Tax Refund Schedule – Dates and Ways to Prepare

In the introduction, I have emphasized the importance of tax planning. From time to time I will give you some practical information that will help you get the funds you deserve. I got asked from one of my followers about the tax refund schedule and I thought I might share with you some info about it. While I can’t tell you what would be your refund sum, I can give you one important tip – File it using a software program or with the IRS E-File. This will save you a lot of time and you will get the refund much quicker. Normally, the IRS issue refunds in less than 21 days. The tax refund schedule of direct deposit is usually 7 days shorter than the tax refund schedule of paper check mail, therefore, I recommend to choose the first option.

Tax Refund on Time
Tax Withholding Form

Tax Refund Schedule – This year’s data

Below you will find a chart which shows this year’s data, which should help you evaluate the length of the process  (source: The College Investor)

2019 IRS Tax Refund Estimated Calendar
Date Accepted Direct Deposit Sent Paper Check Mailed
Jan. 28 – Feb. 2, 2019 Feb. 15, 2019 Feb. 22, 2019
Feb. 3 – Feb. 9, 2019 Feb. 22, 2019 March 1, 2019
Feb. 10 – Feb. 16, 2019 March 1, 2019 March 8, 2019
Feb. 17 – Feb. 23, 2019 March 8, 2019 March 15, 2019
Feb. 24 – March 2, 2019 March 15, 2019 March 22, 2019
March 3 – March 9, 2019 March 22, 2019 March 29, 2019
March 10 – March 16, 2019 March 29, 2019 April 5, 2019
March 17 – March 23, 2019 April 5, 2019 April 12, 2019
March 24 – March 30, 2019 April 12, 2019 April 19, 2019
March 31 – April 6, 2019 April 19, 2019 April 26, 2019
April 7 – April 13, 2019 April 26, 2019 May 3, 2019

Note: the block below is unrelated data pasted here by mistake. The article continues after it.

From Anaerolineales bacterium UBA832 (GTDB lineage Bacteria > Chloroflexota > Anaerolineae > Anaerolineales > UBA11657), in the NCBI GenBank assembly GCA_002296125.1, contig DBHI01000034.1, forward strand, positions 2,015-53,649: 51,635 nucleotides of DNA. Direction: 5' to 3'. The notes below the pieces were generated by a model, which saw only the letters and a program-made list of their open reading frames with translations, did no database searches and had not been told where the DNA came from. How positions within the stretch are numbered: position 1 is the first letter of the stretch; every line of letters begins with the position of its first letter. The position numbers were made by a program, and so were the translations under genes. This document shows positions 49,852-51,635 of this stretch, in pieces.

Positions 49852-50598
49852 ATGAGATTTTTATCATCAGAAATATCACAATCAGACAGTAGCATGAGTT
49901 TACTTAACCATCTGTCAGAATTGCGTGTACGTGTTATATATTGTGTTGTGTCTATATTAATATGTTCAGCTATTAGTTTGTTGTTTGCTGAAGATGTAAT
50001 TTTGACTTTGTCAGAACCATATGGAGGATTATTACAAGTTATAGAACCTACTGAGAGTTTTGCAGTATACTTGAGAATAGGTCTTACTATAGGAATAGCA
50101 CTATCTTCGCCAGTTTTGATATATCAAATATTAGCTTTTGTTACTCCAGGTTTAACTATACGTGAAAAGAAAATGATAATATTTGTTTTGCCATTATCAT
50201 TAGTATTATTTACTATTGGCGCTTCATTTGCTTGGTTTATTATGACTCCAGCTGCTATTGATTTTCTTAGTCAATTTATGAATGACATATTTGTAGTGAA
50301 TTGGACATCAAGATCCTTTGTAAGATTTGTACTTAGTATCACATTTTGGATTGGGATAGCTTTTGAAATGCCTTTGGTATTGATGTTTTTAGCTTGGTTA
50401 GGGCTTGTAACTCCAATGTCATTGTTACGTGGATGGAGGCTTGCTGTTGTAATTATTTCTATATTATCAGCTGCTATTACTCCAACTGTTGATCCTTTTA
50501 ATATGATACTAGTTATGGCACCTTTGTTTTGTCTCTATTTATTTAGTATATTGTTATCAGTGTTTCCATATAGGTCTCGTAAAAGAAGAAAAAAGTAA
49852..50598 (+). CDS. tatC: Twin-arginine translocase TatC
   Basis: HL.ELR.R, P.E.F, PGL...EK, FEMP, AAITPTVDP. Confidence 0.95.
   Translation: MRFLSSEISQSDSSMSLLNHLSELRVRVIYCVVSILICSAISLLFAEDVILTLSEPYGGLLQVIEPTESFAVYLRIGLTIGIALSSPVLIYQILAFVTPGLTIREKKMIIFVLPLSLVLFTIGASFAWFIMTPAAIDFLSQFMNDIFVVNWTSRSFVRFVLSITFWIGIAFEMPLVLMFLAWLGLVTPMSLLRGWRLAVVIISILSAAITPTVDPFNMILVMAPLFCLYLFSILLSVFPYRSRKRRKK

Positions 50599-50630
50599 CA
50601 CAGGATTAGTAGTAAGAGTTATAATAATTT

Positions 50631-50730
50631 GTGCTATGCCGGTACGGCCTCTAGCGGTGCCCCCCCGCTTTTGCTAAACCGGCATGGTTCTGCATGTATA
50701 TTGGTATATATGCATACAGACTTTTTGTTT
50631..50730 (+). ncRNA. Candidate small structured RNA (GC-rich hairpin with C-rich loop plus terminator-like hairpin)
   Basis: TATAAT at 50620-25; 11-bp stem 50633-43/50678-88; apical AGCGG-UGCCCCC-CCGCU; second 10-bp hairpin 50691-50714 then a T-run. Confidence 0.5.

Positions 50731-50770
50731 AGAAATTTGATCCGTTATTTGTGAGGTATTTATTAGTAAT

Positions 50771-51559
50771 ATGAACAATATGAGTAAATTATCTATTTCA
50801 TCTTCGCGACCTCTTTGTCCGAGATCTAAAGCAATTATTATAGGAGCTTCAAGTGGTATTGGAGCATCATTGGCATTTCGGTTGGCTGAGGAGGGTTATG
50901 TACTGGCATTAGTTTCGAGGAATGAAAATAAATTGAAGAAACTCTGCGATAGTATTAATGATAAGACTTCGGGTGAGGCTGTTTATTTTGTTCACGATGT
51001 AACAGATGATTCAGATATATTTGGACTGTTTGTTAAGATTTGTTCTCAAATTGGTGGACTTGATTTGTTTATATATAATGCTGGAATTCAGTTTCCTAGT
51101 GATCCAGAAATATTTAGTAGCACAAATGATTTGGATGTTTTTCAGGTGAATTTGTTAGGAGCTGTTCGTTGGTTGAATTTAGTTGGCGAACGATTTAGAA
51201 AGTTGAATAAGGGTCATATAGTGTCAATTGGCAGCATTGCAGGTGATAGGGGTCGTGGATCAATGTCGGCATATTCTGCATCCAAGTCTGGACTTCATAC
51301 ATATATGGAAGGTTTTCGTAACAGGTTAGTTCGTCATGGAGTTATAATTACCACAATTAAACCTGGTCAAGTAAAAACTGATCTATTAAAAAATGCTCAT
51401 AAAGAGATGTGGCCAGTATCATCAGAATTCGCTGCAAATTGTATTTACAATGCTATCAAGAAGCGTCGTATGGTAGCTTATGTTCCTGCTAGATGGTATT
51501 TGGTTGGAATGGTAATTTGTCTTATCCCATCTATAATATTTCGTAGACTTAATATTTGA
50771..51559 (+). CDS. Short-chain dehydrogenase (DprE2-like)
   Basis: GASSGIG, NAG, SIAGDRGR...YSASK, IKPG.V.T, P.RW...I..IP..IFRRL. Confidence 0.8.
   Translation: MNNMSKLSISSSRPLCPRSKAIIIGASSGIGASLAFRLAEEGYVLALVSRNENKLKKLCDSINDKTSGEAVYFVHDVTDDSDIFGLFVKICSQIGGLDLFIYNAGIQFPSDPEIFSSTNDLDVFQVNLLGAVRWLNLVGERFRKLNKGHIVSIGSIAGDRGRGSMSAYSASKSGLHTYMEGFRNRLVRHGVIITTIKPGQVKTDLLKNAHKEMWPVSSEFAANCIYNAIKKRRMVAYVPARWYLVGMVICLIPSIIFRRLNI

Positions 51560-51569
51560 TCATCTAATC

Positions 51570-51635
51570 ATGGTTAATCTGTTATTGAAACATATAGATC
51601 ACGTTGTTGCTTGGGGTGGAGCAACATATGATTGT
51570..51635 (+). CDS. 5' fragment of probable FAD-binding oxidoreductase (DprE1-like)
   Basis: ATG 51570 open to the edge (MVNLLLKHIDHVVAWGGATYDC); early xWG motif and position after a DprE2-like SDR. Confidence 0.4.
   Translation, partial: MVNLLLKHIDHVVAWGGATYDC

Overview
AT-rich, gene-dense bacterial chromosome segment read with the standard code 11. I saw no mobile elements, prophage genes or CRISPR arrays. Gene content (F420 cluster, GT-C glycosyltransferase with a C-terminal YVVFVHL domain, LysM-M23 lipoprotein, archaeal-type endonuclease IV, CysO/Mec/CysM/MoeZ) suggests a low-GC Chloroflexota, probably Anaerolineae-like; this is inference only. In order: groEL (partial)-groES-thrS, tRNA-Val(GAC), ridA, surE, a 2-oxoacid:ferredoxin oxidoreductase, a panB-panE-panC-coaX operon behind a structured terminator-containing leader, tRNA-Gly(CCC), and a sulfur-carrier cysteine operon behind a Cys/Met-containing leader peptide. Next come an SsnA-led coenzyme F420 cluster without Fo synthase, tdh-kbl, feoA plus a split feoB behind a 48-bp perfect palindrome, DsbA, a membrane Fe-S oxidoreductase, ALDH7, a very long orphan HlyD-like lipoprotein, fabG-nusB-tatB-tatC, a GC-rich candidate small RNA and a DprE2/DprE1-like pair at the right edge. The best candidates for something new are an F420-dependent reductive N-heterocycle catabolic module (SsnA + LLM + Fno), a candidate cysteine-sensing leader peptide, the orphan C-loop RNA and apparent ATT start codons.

April 14 – April 20, 2019 May 3, 2019 May 10, 2019
April 21 – April 27, 2019 May 10, 2019 May 17, 2019
April 28 – May 4, 2019 May 17, 2019 May 24, 2019

How to prepare for your next tax refund application?

Preparing to your next tax refund application is pretty straightforward, look for the next IRS’s tax refund schedule, and apply on time. Make sure you have the following (Source: The IRS):

  • Proof of identification (photo ID)
  • Social Security cards for you, your spouse and dependents 
  • An Individual Taxpayer Identification Number (ITIN) assignment letter may be substituted for you, your spouse and your dependents if you do not have a Social Security number
  • Proof of foreign status, if applying for an ITIN
  • Birth dates for you, your spouse and dependents on the tax return
  • Wage and earning statements (Form W-2, W-2G, 1099-R,1099-Misc) from all employers
  • Interest and dividend statements from banks (Forms 1099)
  • Health Insurance Exemption Certificate, if received
  • A copy of last year’s federal and state returns, if available
  • Proof of bank account routing and account numbers for direct deposit such as a blank check
  • To file taxes electronically on a married-filing-joint tax return, both spouses must be present to sign the required forms
  • Total paid for daycare provider and the daycare provider’s tax identifying number such as their Social Security number or business Employer Identification Number
  • Forms 1095-A, B and C, Health Coverage Statements
  • Copies of income transcripts from IRS and state, if applicable

But preparing for a tax return, is not tax planning. You know by now that I am a big advocate of Not Paying Taxes Legally. I will share more insights about how I’ve managed to save more than $100K a year using a tax benefit we’ve received in our company. Meanwhile, I want to recommend a great source to get you into this mindset. The guys from AxeTheTaxes are doing an amazing job and help you keep your rights and pay less taxes. Their free test is a good place to start.

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